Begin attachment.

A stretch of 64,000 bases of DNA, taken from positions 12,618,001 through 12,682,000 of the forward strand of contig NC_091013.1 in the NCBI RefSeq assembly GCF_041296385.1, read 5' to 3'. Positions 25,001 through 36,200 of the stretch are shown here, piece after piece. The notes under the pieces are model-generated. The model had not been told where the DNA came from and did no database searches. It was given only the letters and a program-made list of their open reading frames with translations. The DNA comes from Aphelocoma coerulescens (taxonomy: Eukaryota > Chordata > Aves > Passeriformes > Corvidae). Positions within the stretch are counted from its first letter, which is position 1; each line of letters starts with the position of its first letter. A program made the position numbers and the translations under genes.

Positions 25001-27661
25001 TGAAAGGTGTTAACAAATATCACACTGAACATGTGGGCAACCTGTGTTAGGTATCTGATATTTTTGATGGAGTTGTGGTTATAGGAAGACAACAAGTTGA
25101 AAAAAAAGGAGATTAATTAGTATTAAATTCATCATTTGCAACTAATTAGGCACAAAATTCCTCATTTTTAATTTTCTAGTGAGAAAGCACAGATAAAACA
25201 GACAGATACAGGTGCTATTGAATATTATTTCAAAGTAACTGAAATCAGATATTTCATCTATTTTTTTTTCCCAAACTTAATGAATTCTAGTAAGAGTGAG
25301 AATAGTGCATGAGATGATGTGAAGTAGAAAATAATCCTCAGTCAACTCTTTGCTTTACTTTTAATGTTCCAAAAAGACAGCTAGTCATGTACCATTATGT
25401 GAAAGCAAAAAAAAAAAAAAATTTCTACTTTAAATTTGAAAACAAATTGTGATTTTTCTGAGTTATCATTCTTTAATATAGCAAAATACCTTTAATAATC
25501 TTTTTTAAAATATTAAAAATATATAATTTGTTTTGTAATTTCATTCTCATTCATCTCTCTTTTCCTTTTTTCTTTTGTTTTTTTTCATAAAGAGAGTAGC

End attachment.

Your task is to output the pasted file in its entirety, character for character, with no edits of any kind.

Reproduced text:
A stretch of 64,000 bases of DNA, taken from positions 12,618,001 through 12,682,000 of the forward strand of contig NC_091013.1 in the NCBI RefSeq assembly GCF_041296385.1, read 5' to 3'. Positions 25,001 through 36,200 of the stretch are shown here, piece after piece. The notes under the pieces are model-generated. The model had not been told where the DNA came from and did no database searches. It was given only the letters and a program-made list of their open reading frames with translations. The DNA comes from Aphelocoma coerulescens (taxonomy: Eukaryota > Chordata > Aves > Passeriformes > Corvidae). Positions within the stretch are counted from its first letter, which is position 1; each line of letters starts with the position of its first letter. A program made the position numbers and the translations under genes.

Positions 25001-27661
25001 TGAAAGGTGTTAACAAATATCACACTGAACATGTGGGCAACCTGTGTTAGGTATCTGATATTTTTGATGGAGTTGTGGTTATAGGAAGACAACAAGTTGA
25101 AAAAAAAGGAGATTAATTAGTATTAAATTCATCATTTGCAACTAATTAGGCACAAAATTCCTCATTTTTAATTTTCTAGTGAGAAAGCACAGATAAAACA
25201 GACAGATACAGGTGCTATTGAATATTATTTCAAAGTAACTGAAATCAGATATTTCATCTATTTTTTTTTCCCAAACTTAATGAATTCTAGTAAGAGTGAG
25301 AATAGTGCATGAGATGATGTGAAGTAGAAAATAATCCTCAGTCAACTCTTTGCTTTACTTTTAATGTTCCAAAAAGACAGCTAGTCATGTACCATTATGT
25401 GAAAGCAAAAAAAAAAAAAAATTTCTACTTTAAATTTGAAAACAAATTGTGATTTTTCTGAGTTATCATTCTTTAATATAGCAAAATACCTTTAATAATC
25501 TTTTTTAAAATATTAAAAATATATAATTTGTTTTGTAATTTCATTCTCATTCATCTCTCTTTTCCTTTTTTCTTTTGTTTTTTTTCATAAAGAGAGTAGC